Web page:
One of the things I’ve found myself doing more of this year is watching online video. In fact, if I said I watched 2,000% more video time this year than in 2009, I would not be exaggerating. Naturally, I’ve found some good things along the way.
The fact that I’m featuring Suze Orman the day following my rant on personal finance experts might come as a bit of a surprise, but I think it’s no coincidence that I stumbled on this video today. Maybe it’s God’s way of changing my mind.
I found myself much more curious about Suze’s story after this video. It’s a long one at just under an hour, but if you have some time, it’s worth a listen.
(Hint: If you don’t see a video below, you need to view this post on my website).
There are lots of things I liked in this video, but I want to pull out a few items in particular and take a closer look.
Suze’s condensed life story
This classic rags-to-riches tale is one that most rich and/or famous people could identify with. A lot of determination and a bit of luck combined into getting her to where she is today—a self-described “wealthy woman.”
Besides changing my frame of reference a bit from yesterday’s post, I took one important thing away from her story: the power of asking for something.
Suze decided she needed $20,000 to open her own restaurant while working as a waitress. She didn’t know where she would get it, but after confessing her dreams to her boss, he found a way to get his restaurant patrons to put together the entire amount and more!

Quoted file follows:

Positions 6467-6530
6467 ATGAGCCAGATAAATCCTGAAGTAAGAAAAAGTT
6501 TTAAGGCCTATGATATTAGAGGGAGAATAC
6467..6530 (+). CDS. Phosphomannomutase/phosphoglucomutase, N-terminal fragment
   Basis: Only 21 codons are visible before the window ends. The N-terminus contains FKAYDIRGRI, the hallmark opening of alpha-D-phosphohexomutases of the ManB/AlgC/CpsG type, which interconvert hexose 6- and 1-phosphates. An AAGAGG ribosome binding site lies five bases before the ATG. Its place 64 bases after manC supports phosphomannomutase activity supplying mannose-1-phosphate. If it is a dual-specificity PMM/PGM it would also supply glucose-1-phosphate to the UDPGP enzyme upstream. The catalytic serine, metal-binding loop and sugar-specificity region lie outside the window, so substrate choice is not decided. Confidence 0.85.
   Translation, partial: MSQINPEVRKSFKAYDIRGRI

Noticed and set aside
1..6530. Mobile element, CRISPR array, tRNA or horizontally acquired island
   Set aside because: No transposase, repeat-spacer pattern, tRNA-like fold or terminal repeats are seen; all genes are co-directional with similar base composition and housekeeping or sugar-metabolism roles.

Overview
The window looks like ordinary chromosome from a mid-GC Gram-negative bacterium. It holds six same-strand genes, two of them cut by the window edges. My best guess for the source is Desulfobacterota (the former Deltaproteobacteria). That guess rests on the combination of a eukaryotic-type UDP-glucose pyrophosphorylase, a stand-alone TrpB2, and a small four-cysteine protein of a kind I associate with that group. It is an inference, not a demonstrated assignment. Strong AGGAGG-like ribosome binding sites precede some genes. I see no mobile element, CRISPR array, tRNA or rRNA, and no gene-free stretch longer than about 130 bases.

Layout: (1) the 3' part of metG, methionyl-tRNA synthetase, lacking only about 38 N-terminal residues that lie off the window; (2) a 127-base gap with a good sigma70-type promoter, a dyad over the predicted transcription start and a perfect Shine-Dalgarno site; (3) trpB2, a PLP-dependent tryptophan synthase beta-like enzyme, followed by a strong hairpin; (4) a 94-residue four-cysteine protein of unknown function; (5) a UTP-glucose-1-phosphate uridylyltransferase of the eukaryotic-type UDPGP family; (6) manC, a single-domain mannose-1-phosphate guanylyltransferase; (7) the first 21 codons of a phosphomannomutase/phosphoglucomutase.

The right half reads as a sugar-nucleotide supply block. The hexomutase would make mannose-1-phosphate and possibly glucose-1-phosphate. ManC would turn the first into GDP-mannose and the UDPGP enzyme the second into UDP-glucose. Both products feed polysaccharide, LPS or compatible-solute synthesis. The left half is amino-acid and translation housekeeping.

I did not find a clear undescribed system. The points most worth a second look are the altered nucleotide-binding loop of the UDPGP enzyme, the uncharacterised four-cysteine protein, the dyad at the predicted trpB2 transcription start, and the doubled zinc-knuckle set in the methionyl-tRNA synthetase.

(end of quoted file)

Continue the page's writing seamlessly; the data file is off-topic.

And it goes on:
It just goes to show you that simply rolling over and giving up should never be an option. If you want something bad enough, there are a million avenues to get there, and most will surprise you.
The action plan for Google (or anyone else)
Taking into account Google’s generous 401k match (free money, essentially), Suze produced the following “action plan” for the Googlers to follow, in this order:
- Contribute the maximum allowable to your 401k plan, up to the match amount.
- Anything above that, save for an 8-month emergency fund.
- Once that’s done, pay off credit card debt.
- Buy a house.
- Save for retirement.
Suze got a lot of grief for flip-flopping on the credit card issue last year. Her suggestion that people save instead of paying down debt seemed absurd at the time, but many people have discovered its power the hard way.
Specifically, you have a lot more options if unemployed with some cash and some debt, than with no cash and no debt, especially if your available credit suddenly tightens by the bank practices Orman describes.
Her suggestion to look into credit union cards is actually spot on. This is my wife’s preferred credit card and she loves it.
The housing market/how to buy real estate
Suze outlines a number of requirements she believes are a must in order to buy property right now:
- You have to be getting a deal (in case we’re wrong about the bottom).
- You need to have 20% down.
- You must be able to afford the mortgage, insurance, taxes, and maintenance.
- Your 8-month emergency fund has to be in place.